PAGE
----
Here is another thought........what if it was done on purpose to create a mystery?  Think "Crop Circles".  What if these birds were killed elsewhere and then dropped from a plane?  They were scattered over a mile and a half stretch, right?    P^/

Offline Gary

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HAHA, the Government dropping dead birds from planes?  Now that I could believe!!!   :P
Gary \m/
An idea, like a ghost, must be spoken to a little before it will explain itself!

Offline PPI Tracy

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Well, ya never know.  I mean, truth IS stranger than fiction. 

(just look at the new couple:  John Mellencamp and Meg Ryan. Now THAT IS paranormal!)

Offline PPI Brian

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LOL! I can see it now: Headline of the National Enquirer reads -- Black Helicopter Drops Thousands of Dead Birds On Unsuspecting Town.  ;D

The more I read about this story, and the more research I've been able to do on the birds in question, the more convinced I am that this incident was weather related. Even if there wasn't a tornado in the area, there could very well have been lightning. These birds are gregarious and are known to fly in huge flocks. If you ever spent time in the south or the east coast you have probably admired these incredible flocks moving through the sky. They move in massive undulating waves not unlike schools of fish off the California coast:

<a href="http://www.youtube.com/v/ZNuMKKssSi8?fs=1&amp;amp;hl=en_US" target="_blank" class="new_win">http://www.youtube.com/v/ZNuMKKssSi8?fs=1&amp;amp;hl=en_US</a>

If a bolt of lightning passed near them they wouldn't stand a chance. They would be stunned or killed instantly, and the entire flock would fall from the sky. The trauma the veterinarians commented about could have been caused by the birds hitting the ground. Lightning is probably the best explanation for the massive fish kill that accompanied the bird kill. As for the birds that dropped dead in Louisinana, they described a huge bird fall pattern that was close to a high voltage power line near a major highway. The Fish and Game Department has theorized they flew into the power line, which doesn't sound very plausible to me. However, there is a well known phenomena associated with high voltage power lines that could be responsible for killing a large flock of birds -- a power line arc. If the power line arced as the flock passed over it all the birds would be killed instantly. The devastating brush fires we experienced in 2007 were attributed to power line arcs. Weather Underground shows the weather in the area was fairly calm and humidity was fairly low, but power line arcs are not always associated with high winds:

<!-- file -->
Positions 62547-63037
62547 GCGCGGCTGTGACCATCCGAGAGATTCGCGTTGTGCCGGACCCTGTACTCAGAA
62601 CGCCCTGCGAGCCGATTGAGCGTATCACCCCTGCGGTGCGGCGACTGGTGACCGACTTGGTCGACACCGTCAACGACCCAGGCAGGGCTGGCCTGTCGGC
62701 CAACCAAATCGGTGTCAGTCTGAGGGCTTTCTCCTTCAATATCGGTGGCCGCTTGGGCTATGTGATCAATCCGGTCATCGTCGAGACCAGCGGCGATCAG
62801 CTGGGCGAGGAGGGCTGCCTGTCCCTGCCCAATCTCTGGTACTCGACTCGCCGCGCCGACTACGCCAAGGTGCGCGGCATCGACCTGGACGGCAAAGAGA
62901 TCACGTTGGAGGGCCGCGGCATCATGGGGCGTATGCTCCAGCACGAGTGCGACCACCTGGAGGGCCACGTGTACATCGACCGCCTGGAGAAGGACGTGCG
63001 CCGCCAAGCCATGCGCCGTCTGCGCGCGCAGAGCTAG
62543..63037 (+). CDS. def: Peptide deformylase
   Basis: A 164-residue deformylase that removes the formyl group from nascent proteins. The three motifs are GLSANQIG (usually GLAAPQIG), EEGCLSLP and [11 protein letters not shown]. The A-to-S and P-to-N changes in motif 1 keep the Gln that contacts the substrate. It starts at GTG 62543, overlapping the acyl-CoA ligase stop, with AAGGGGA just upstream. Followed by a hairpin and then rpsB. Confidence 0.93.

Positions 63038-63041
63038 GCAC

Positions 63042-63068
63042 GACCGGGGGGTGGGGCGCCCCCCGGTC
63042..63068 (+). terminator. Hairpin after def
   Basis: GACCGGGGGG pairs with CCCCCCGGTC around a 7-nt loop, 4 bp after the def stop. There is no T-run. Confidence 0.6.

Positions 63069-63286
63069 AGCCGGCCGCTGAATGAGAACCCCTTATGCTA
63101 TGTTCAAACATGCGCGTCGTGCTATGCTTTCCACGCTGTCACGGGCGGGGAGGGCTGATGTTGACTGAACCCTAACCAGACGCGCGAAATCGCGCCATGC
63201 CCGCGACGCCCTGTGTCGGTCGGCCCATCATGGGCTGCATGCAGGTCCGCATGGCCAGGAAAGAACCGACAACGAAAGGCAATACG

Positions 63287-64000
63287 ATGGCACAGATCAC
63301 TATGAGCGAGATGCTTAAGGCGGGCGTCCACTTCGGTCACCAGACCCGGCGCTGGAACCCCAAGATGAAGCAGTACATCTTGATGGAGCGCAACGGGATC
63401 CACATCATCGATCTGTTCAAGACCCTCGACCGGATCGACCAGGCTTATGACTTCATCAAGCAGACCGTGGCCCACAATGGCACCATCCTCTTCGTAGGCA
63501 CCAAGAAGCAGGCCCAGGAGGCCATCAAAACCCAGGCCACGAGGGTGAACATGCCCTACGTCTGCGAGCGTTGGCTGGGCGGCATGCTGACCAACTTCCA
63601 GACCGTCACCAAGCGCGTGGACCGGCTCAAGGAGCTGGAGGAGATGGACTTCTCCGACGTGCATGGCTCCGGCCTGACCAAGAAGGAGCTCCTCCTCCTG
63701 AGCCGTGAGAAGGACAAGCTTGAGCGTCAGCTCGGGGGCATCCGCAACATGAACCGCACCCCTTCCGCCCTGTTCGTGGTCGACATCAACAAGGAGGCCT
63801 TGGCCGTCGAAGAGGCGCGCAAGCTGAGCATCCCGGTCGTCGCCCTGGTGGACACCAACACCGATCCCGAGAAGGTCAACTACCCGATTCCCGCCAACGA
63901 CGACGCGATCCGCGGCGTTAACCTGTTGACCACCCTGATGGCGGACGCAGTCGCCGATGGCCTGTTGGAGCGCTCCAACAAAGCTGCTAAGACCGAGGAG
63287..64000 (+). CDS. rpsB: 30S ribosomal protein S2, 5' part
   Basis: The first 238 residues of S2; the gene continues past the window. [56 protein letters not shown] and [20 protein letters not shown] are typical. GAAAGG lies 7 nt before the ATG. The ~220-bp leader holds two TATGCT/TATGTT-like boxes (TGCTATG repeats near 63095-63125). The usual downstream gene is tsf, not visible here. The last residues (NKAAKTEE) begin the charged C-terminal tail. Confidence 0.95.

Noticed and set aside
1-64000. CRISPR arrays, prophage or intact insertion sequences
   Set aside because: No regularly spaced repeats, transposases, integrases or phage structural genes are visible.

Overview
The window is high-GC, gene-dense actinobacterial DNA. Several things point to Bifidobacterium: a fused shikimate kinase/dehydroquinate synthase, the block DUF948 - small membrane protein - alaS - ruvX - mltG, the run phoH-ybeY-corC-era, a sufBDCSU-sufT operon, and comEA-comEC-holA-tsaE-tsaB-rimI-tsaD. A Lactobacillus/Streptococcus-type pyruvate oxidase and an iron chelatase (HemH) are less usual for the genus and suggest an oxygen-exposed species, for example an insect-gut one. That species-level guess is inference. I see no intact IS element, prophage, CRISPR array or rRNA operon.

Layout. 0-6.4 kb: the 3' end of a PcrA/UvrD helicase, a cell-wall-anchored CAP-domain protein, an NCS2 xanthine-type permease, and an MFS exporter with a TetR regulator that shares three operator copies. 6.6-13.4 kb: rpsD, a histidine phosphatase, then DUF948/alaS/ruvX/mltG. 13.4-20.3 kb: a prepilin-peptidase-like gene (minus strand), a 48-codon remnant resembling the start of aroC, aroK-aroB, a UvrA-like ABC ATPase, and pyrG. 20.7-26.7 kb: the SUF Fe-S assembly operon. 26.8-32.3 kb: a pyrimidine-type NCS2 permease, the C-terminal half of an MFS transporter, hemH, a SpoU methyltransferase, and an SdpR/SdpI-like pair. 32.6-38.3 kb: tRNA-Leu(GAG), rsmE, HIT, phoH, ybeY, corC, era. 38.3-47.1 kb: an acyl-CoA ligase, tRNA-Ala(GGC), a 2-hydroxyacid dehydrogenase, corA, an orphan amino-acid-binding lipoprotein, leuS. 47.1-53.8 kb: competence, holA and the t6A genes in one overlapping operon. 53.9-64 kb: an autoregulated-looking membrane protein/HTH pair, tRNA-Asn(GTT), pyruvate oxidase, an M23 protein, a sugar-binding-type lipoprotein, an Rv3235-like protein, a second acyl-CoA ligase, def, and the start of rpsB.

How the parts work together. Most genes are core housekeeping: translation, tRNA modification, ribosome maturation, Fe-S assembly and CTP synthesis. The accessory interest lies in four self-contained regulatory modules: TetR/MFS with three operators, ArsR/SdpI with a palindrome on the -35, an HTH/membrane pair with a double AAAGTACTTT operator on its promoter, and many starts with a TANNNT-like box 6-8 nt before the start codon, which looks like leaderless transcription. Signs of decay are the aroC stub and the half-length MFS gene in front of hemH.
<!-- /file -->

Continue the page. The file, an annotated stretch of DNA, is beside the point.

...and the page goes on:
http://www.wunderground.com/history/airport/KNEW/2011/1/3/DailyHistory.html?req_city=NA&req_state=NA&req_statename=NA

Here's some links about the red winged blackbirds:

http://www.oiseaux-birds.com/card-red-winged-blackbird.html

http://en.wikipedia.org/wiki/Red-winged_Blackbird

If you haven't had the pleasure of seeing a high voltage power line arc in person, here are some videos you might find "enlightening":

<a href="http://www.youtube.com/v/6GiIVze2Tac?fs=1&amp;amp;hl=en_US" target="_blank" class="new_win">http://www.youtube.com/v/6GiIVze2Tac?fs=1&amp;amp;hl=en_US</a>

<a href="http://www.youtube.com/v/7cbP2_AMN7U?fs=1&amp;amp;hl=en_US" target="_blank" class="new_win">http://www.youtube.com/v/7cbP2_AMN7U?fs=1&amp;amp;hl=en_US</a>

<a href="http://www.youtube.com/v/OY72athcwvA?fs=1&amp;amp;hl=en_US" target="_blank" class="new_win">http://www.youtube.com/v/OY72athcwvA?fs=1&amp;amp;hl=en_US</a>

<a href="http://www.youtube.com/v/_FsRZ-I9_F0?fs=1&amp;amp;hl=en_US" target="_blank" class="new_win">http://www.youtube.com/v/_FsRZ-I9_F0?fs=1&amp;amp;hl=en_US</a>

« Last Edit: January 05, 2011, 04:54:32 PM by PPI Brian M »
"Extraordinary claims require extraordinary evidence."--Carl Sagan

Offline PPI Tracy

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Offline PPI Tim

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I KNOW WHO THE MURDER IS!!! :o
The answer came to me in a South Park episode.
The murder is.........BP! >:]
There are expanding. Not only can they kill life in the oceans but now can kill life in the air as well.
It is either them or it the radio station WKRP. ::|
Sounds interesting...Go on.